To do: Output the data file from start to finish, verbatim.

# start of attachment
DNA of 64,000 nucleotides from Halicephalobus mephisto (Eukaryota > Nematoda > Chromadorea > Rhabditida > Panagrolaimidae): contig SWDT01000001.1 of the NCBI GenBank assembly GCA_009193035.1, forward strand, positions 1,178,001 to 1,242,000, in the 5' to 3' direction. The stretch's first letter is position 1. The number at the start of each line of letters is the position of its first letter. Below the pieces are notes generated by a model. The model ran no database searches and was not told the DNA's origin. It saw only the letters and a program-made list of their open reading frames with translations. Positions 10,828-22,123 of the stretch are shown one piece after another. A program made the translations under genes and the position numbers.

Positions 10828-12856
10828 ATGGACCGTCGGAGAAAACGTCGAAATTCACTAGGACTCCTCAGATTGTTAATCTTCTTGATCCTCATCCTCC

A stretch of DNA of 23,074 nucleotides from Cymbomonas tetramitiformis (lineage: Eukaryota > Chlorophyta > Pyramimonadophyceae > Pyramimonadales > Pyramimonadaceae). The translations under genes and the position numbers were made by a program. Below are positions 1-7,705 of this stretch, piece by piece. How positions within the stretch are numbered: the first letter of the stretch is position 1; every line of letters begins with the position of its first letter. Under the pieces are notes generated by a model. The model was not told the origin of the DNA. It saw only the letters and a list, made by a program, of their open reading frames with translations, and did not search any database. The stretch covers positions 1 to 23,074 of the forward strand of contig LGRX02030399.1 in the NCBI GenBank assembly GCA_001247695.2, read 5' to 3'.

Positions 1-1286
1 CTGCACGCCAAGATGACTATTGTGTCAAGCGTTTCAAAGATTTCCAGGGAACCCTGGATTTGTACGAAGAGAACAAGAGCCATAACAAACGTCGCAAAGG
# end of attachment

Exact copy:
DNA of 64,000 nucleotides from Halicephalobus mephisto (Eukaryota > Nematoda > Chromadorea > Rhabditida > Panagrolaimidae): contig SWDT01000001.1 of the NCBI GenBank assembly GCA_009193035.1, forward strand, positions 1,178,001 to 1,242,000, in the 5' to 3' direction. The stretch's first letter is position 1. The number at the start of each line of letters is the position of its first letter. Below the pieces are notes generated by a model. The model ran no database searches and was not told the DNA's origin. It saw only the letters and a program-made list of their open reading frames with translations. Positions 10,828-22,123 of the stretch are shown one piece after another. A program made the translations under genes and the position numbers.

Positions 10828-12856
10828 ATGGACCGTCGGAGAAAACGTCGAAATTCACTAGGACTCCTCAGATTGTTAATCTTCTTGATCCTCATCCTCC

A stretch of DNA of 23,074 nucleotides from Cymbomonas tetramitiformis (lineage: Eukaryota > Chlorophyta > Pyramimonadophyceae > Pyramimonadales > Pyramimonadaceae). The translations under genes and the position numbers were made by a program. Below are positions 1-7,705 of this stretch, piece by piece. How positions within the stretch are numbered: the first letter of the stretch is position 1; every line of letters begins with the position of its first letter. Under the pieces are notes generated by a model. The model was not told the origin of the DNA. It saw only the letters and a list, made by a program, of their open reading frames with translations, and did not search any database. The stretch covers positions 1 to 23,074 of the forward strand of contig LGRX02030399.1 in the NCBI GenBank assembly GCA_001247695.2, read 5' to 3'.

Positions 1-1286
1 CTGCACGCCAAGATGACTATTGTGTCAAGCGTTTCAAAGATTTCCAGGGAACCCTGGATTTGTACGAAGAGAACAAGAGCCATAACAAACGTCGCAAAGG